Small cell neuroendocrine carcinoma of the breast is a rare tumour with less than 30 cases reported in the literature. The clinicopathological findings of three cases of primary neuroendocrine carcinoma of the breast and a review of the pertinent literature are presented. The morphological and immunohistochemical patterns of this tumour are similar to its pulmonary counterpart. Expression of neuroendocrine markers is inconsistent, so morphology is the mainstay of diagnosis. Size is a very important prognostic factor in this tumour, as in breast carcinomas of the usual type.
- CK, cytokeratin
- SCNC, small cell neuroendocrine carcinoma
- WHO, World Health Organisation
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Small cell neuroendocrine carcinoma (SCNC) has been described in many extrapulmonary sites including breast, larynx, gastrointestinal tract, prostate, bladder, ovary, and cervix.1–5 The histological appearances of these tumours in all sites are similar. Reports also suggest that the clinical course of extrapulmonary SCNC is as aggressive as its pulmonary counterpart.1,5,6 Primary SCNC of the breast is as rare as it is in other extrapulmonary sites. Fewer than 30 cases have been reported in the literature, with the largest series of nine cases reported by Shin et al.4 This tumour is thought to be distinct from tumours of the usual type with neuroendocrine differentiation.6 The distinction is particularly important in view of the perceived more aggressive behaviour of SCNC.1,5,6 We report three cases of primary SCNC of the breast on our file, one of which has been reported previously.7
A 46 year old, para 0+1, woman presented with a right breast lump. Clinical examination revealed a painless, firm mobile mass with no palpable axillary lymph nodes. She had no relevant past medical history. Her father had carcinoma of the thyroid gland but there was no family history of breast cancer. Clinical and radiological investigations (computerised tomography and positron electron tomography) did not reveal tumour elsewhere in the body. The patient had simple excision of the tumour, the histology of which showed SCNC, 1.0 cm in size. No axillary clearance was performed. She was further treated with radiation to the chest wall and local lymph nodes, followed by six courses of cisplatin and VP16. She is alive and free of disease 48 months after lumpectomy.
A 60 year old woman presented with a subareolar mass in her right breast of short duration. She was a smoker and known asthmatic. She had ovarian cystectomy 30 years before the breast lump, the histological diagnosis of which is not known. There was no relevant family history. Clinical examination revealed a firm subareolar mass with no axillary lymphadenopathy. Radiological and clinical examination failed to reveal tumour elsewhere in the body. She had a simple lumpectomy, which was diagnosed as SCNC with foci of an in situ ductal component. The size of the tumour was 1.7 cm. Axillary clearance was not performed. She then had radiotherapy and six courses of cisplatin and VP16. The patient died of disease 20 months after surgery.
A 61 year old woman presented with left breast and left axillary masses measuring 1.7 cm and 4 cm, respectively. There was no relevant medical history or family history of breast cancer. The two lumps were excised and both diagnosed as SCNC. The axillary mass was a lymph node completely replaced by tumour. No axillary dissection was carried out, but there was no clinical evidence of another node being involved. She was further treated by radiation to the chest wall and regional lymph nodes and six courses of VP16 and cisplatin. A recent positron electron tomography scan showed a small lesion in the left lung. She is alive with metastatic disease six months after excision.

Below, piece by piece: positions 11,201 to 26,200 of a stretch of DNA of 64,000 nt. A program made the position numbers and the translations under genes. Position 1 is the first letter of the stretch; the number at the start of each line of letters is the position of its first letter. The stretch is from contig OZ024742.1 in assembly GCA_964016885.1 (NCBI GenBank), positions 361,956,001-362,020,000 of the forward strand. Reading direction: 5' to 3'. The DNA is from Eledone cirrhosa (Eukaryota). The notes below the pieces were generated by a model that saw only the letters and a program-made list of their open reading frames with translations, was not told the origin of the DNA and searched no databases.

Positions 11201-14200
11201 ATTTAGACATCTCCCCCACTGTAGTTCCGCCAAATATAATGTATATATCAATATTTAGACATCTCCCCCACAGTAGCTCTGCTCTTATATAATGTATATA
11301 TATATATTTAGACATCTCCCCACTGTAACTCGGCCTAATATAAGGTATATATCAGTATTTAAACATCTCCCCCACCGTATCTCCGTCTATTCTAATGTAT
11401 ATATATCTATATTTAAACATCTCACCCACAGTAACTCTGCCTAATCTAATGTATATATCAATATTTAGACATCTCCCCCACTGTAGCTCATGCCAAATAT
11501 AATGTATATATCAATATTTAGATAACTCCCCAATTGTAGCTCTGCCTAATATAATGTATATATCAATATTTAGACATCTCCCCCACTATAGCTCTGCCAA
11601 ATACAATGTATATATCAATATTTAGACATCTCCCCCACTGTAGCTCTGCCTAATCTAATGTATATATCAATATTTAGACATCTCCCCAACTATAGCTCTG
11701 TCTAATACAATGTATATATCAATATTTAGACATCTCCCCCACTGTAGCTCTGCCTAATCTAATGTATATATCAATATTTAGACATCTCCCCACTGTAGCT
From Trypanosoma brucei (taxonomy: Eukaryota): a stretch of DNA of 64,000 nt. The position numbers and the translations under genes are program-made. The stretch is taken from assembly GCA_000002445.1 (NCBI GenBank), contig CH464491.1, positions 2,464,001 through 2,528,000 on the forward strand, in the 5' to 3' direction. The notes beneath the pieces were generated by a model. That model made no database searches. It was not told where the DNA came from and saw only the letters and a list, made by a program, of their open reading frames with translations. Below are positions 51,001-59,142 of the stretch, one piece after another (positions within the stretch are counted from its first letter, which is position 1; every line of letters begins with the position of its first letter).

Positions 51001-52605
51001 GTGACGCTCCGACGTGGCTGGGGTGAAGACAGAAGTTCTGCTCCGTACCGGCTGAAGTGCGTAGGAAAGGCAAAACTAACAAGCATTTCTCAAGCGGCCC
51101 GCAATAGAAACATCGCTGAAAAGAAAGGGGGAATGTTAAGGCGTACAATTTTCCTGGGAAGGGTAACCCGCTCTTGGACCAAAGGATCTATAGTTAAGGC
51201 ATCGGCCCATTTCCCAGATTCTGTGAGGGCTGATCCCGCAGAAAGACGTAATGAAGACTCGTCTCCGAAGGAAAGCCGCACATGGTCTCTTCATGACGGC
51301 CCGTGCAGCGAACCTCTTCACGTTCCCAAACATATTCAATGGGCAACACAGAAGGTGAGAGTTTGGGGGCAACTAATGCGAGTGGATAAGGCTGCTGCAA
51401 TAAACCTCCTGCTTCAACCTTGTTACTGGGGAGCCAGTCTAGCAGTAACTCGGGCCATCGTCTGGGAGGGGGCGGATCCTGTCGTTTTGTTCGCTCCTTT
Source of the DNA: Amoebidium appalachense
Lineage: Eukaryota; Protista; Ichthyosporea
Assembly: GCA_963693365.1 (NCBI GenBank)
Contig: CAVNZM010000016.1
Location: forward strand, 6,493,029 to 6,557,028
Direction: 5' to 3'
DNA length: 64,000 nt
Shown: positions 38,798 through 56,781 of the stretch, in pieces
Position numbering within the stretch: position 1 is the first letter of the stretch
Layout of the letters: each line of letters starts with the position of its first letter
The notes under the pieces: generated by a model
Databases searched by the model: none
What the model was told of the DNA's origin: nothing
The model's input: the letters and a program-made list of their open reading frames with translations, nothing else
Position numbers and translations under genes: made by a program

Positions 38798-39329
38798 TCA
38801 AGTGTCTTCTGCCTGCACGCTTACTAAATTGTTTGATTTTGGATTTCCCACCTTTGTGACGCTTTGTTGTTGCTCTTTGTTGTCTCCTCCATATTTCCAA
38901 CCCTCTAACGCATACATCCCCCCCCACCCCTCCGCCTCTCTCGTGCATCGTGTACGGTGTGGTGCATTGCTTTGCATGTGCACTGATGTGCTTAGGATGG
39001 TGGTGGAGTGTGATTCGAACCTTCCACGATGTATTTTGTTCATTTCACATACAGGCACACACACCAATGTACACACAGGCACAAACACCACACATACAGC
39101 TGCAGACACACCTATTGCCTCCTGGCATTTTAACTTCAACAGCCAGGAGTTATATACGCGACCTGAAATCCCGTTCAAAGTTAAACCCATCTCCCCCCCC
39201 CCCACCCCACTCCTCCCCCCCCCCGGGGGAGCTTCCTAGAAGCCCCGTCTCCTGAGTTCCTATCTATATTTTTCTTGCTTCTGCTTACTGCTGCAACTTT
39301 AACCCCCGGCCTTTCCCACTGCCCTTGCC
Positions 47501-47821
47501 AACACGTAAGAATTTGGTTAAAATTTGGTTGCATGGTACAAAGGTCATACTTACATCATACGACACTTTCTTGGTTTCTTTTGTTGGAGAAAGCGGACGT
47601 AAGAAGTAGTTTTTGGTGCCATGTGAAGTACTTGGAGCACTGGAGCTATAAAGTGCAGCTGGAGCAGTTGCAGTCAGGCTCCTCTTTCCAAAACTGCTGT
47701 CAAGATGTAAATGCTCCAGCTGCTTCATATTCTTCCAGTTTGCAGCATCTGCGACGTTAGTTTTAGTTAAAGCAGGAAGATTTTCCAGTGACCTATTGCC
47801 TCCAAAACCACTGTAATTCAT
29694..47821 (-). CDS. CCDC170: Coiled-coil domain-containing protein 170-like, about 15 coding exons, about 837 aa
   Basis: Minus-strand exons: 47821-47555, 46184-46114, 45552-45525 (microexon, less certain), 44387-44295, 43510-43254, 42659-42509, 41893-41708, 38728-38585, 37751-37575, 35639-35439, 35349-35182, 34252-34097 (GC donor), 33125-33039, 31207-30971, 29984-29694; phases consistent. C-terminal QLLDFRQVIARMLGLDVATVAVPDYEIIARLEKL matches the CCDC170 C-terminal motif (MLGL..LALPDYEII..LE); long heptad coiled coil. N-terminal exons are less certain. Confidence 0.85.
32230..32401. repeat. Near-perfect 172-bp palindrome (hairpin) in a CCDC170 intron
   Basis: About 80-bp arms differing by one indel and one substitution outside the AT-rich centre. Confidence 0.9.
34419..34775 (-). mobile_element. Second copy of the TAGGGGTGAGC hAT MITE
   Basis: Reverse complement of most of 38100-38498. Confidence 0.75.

MATERIALS AND METHODS
The archival haematoxylin and eosin stained slides from the three cases of primary breast SCNC were reviewed and fresh sections cut where indicated. Immunohistochemical analysis was performed as a batch on 4 μm sections of each tumour using the avidin–biotin peroxidase technique (table 1). Using the antigen retrieval methods, antibodies, and dilutions shown in table 1, expression of the following was assessed: CAM5.2, cytokeratin 7 (CK7), CK20, oestrogen receptor, progesterone receptor, HER2, and neuroendocrine markers (neurone specific enolase, PGP 9.5, chromogranin, and synaptophysin). The clinical charts were also reviewed.
All the patients were female, and their ages, clinical findings, treatments, and outcomes are outlined in table 2. None of the patients had a history of previous carcinoma or family history of breast cancer. One patient was a smoker. They all presented within one to two months of noticing the tumour. All the patients had lumpectomy followed by irradiation to the chest wall and regional lymph nodes, in addition to six courses of chemotherapy (cisplatin and VP16).
The tumours were 1.0 cm, 1.7 cm, and 1.7 cm, respectively, with poorly circumscribed fleshy white to tan cut surfaces and focal areas of necrosis. The 4.0 cm axillary lymph node in the third patient was completely replaced by tumour.
All three tumours had similar morphology. They were composed of fairly uniform small dark cells disposed in nests and trabecular patterns separated by bands of fibrous tissue. The cells had a high nucleocytoplasmic ratio, small hyperchromatic nuclei with inconspicuous nucleoli, scanty cytoplasm, and poorly defined cytoplasmic borders. There were areas of dirty necrosis and the mitotic count ranged from 10 to 20/10 high power fields. Foci of an in situ component similar to the infiltrating tumour were identified in case 2 (fig 1). No in situ or invasive ductal or lobular carcinoma of the usual type was seen.